All over Coweta, people are making thank you notes to be sent to medical workers, first responders, and those working with tornado cleanup as part of the Grateful Hearts Project.
The Grateful Hearts Project asks Cowetans to write thank you notes, which are then distributed to various workers around the community.
The project is the idea of Cowetan Kim McCurry.
"This is just something that came to me when we marked a year of the pandemic," McCurry said. She wanted to do a community project to show gratitude.
She thought about people who have put in so much over the past year – healthcare workers, first responders, delivery drivers, and others providing essential services.
"They've all had a really heavy burden placed on them. They're led to help others, of course, but they have really endured this past year," McCurry said.
Her history as a nurse certainly had an influence. “I understand the hardships that frontline workers go through of course," she said. But something completely unexpected like the COVID-19 pandemic, that struck so quickly, is something altogether different.
She decided to go with hand-written thank you notes as a way to reach out and give something to those who have given so much.
"It's handwritten, it's not electronic, not an email, not a text, but something they can hold in their hands. Something they can open and read, from someone who is showing appreciation," McCurry said. "To me that means everything, and it goes back to 25 years ago when I worked in a hospital."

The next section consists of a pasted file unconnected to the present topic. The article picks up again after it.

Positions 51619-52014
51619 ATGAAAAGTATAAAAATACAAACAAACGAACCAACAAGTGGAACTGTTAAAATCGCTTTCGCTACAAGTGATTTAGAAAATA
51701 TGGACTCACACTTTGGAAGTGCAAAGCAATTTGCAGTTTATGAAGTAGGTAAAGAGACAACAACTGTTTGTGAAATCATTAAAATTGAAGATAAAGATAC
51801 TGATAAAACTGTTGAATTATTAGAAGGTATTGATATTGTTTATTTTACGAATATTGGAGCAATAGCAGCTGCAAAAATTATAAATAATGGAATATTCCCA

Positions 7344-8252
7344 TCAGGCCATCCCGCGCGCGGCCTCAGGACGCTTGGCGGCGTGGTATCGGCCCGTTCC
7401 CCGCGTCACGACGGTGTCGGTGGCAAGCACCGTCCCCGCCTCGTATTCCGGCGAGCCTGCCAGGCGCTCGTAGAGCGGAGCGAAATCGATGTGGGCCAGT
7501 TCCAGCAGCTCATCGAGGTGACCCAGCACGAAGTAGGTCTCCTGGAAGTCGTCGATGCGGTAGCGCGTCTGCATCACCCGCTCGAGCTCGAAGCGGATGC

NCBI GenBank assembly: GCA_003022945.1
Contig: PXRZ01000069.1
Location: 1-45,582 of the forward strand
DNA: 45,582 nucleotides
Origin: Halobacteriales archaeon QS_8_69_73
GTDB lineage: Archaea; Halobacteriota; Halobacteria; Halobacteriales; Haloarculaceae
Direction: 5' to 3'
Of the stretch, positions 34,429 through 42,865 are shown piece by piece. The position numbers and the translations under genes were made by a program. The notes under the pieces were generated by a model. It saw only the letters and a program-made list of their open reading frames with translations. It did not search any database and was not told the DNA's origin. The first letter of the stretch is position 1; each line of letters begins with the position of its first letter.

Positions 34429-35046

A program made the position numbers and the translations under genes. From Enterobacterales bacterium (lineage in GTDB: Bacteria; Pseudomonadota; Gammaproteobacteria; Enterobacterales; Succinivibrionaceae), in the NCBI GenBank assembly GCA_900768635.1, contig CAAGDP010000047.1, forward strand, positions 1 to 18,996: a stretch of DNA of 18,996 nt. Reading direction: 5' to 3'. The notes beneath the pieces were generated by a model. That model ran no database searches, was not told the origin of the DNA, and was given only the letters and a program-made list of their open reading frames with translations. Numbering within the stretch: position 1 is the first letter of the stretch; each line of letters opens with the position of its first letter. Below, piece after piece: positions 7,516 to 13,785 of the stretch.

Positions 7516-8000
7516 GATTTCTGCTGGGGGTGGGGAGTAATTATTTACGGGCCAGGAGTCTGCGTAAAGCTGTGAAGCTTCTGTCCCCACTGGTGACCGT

McCurry said she still has thank you cards from patients she cared for.
"I remember, just like it was yesterday, how much that meant to me," she said.
Several schools are participating by having students make cards, some churches are participating, and McCurry reached out to businesses around Coweta to be collection sites. At the sites, there is a red basket where cards can be cropped off, and some businesses also provide blank cards that can be filled out on the spot.
Current drop off locations are Jersey Mike’s Subs, Karvelas Pizza Company, Happy Life Nutrition, Percolate Coffee and Boutique, Pet Supermarket, RPM Full Service, STart Dance Studio, The Hug Box, and U Dirty Dog.
"We're trying to collect as many of them as we can," McCurry said. The cards will be distributed to police and fire stations, hospitals, urgent care centers and the like.
"In times like these, to me, it reminds us to live in gratitude," McCurry said. "And letting others know that they matter."
The project was just starting to ramp up when the March 26 tornado struck.
Since then, cards have been given to electrical crews working to restore power and other services, and to the Georgia Department of Transportation crews doing storm clean up.
McCurry said the reaction to the project has been great. There's a Facebook page, @thegratefulheartsproject, and the idea has spread quickly.
Tiffanie Teel said she was excited to hear about the project, and got involved right before the tornado. When the storm struck, "it brought it all back home and made it so much more important. My heart is to give back into the community and this was a great opportunity."
"We've had a really good response. People are saying – oh, that's something I can have my kids do," McCurry said. "It is a good lesson for the children and it kind of makes everybody just stop and reflect – reflect on the humanity and the kindness. I think we all need to do that."
For more information, visit the The Grateful Hearts Project page on Facebook or contact McCurry at 918-409-6494. Showing some of the thank you notes submitted for The Grateful Hearts project are, left to right: Vicki Sanders, Tiffanie Teel, Rhett Teel, Kim Mcurry, Rachel Rine and Allie Rine.